When you reflect upon the cycles and patterns of your life, what themes beam most brightly out of the kaleidoscopic illumines? Perhaps you recognize relationship dynamics that repeat frequently; maybe you have been drawn toward risk-taking or rescuing behaviors; certain places may beckon you from afar; or you may find that physical prowess or vulnerability comprises a significant piece of your personal road map through Life. Whatever the case, these inclinations may well be indices of your karmic imprint.
The word “imprint” is a nod to a friend who recently introduced me to the subject of epigenetics. In this field, scientists explore the ways in which the expression of our genetic imprint can change, while the underlying DNA sequencing remains constant. For example, environmental factors, including fuel exhaust, pesticides, and radioactivity, that can cause disease may be passed on genetically; the “order” in which the genes combine does not change, but their expression—in this case, of health—alters.
Epigenetics may be seen as the scientific analogue to the spiritual concept of karma. Our bodies serve as the holding vessel for all of the mental, physical, emotional, and spiritual experiences had in previous lifetimes: This karmic “sequencing” consistently weaves through a lifetime of lifetimes; however, the expression of karmic “data” changes with regard to circumstance and personality. For example, part of your karmic path may be strewn with issues concerning money: Perhaps the way to reconcile this karma is to strengthen your financial situation, or perhaps the task is to learn to live with less material wealth. Regardless, how this situation “looks” and plays out in this lifetime is its “expression,” which will look different in a different context, including your next incarnation.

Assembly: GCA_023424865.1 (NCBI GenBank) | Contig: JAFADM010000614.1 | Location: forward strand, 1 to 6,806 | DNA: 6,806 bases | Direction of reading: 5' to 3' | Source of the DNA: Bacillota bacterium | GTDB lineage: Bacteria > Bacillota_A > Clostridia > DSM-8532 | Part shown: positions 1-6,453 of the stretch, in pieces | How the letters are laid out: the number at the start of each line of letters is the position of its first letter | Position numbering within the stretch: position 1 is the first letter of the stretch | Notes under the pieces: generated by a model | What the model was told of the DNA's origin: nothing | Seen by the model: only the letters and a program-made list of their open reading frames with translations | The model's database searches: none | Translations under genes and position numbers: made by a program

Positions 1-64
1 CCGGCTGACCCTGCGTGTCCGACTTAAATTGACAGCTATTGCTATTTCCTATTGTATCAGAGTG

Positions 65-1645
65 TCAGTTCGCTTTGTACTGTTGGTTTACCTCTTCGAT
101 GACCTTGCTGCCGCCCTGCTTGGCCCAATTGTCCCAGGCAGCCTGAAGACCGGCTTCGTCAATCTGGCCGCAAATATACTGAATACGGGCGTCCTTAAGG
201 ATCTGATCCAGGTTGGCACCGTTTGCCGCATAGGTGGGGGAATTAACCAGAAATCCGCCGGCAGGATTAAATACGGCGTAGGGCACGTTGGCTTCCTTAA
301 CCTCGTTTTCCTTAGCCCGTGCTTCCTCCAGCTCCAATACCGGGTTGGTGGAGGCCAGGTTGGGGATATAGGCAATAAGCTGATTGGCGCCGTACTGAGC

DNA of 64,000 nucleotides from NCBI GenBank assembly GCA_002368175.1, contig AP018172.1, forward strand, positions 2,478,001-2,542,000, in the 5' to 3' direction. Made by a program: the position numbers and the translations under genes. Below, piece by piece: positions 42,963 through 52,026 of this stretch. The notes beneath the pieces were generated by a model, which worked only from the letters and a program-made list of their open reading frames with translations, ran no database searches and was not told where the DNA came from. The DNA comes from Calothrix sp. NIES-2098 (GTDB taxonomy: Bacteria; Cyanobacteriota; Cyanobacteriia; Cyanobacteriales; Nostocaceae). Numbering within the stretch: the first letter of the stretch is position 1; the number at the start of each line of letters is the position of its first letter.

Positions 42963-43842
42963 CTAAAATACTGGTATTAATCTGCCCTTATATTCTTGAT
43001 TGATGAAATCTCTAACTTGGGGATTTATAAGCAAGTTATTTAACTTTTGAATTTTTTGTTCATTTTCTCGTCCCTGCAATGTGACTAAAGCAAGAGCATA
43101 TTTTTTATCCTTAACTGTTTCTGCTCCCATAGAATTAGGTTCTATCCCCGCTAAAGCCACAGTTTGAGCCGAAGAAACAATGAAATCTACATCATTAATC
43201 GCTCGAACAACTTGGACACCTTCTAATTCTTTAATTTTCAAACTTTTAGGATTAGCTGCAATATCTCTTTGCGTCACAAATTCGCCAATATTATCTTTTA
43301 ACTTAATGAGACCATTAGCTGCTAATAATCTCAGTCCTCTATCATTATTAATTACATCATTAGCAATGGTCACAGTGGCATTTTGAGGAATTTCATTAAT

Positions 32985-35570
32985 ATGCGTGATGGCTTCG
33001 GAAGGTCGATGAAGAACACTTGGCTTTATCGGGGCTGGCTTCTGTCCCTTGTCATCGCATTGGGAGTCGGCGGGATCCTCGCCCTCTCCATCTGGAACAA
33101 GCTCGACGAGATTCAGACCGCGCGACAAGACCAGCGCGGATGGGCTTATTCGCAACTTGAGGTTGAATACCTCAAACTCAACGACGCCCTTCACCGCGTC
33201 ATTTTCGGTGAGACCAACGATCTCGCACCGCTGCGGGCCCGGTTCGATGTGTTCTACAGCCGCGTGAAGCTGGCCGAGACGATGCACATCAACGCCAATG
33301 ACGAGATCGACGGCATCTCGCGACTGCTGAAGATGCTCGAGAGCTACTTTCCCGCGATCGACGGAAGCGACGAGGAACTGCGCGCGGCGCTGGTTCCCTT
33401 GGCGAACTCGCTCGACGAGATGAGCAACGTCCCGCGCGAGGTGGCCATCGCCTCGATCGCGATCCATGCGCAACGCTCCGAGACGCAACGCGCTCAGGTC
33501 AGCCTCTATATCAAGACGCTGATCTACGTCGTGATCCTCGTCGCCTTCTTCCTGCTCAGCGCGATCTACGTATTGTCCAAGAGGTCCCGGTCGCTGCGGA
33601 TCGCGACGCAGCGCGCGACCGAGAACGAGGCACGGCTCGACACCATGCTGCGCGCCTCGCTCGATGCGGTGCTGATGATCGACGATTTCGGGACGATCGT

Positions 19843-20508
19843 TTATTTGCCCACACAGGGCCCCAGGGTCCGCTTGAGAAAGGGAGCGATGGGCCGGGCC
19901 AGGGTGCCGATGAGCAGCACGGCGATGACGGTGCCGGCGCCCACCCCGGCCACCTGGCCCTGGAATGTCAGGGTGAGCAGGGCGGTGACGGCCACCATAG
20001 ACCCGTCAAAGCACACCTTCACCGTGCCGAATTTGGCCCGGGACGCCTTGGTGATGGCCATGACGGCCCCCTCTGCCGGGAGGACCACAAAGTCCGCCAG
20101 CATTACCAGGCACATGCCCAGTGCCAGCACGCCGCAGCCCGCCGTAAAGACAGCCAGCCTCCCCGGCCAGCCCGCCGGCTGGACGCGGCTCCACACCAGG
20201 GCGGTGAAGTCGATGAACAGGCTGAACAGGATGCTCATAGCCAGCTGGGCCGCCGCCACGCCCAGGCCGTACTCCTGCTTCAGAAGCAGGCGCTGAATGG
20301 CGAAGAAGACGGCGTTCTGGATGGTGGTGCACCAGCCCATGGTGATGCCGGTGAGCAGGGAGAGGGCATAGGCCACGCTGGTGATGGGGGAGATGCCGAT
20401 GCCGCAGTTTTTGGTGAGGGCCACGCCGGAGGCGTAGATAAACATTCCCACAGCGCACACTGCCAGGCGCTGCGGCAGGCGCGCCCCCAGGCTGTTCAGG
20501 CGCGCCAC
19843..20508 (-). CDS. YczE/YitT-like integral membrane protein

If the karmic imprint remains with us from one lifetime to the next, why bother to reckon with it? Epigenetics show how environmental factors can alter gene expression and contribute to physical disease and disorder; one would not disregard a need for healing these conditions. Essentially, the closer one can get to a “clean slate” for the foundational sequencing, the better the news will be for the next generation’s health. The same idea rings true for one’s karma: Yes, the particular combination of roles and duties will remain consistent through eternity; however, I view one’s task in each lifetime is to be a good steward for the Soul. When karmic patterns rise to the fore in their current, contextually driven expression, one does well to address them and resolve them to the best of one’s ability. In this way, the Soul moves into its next iteration in as optimal a state as possible.
Still to Come: Part Three—Bodies of Work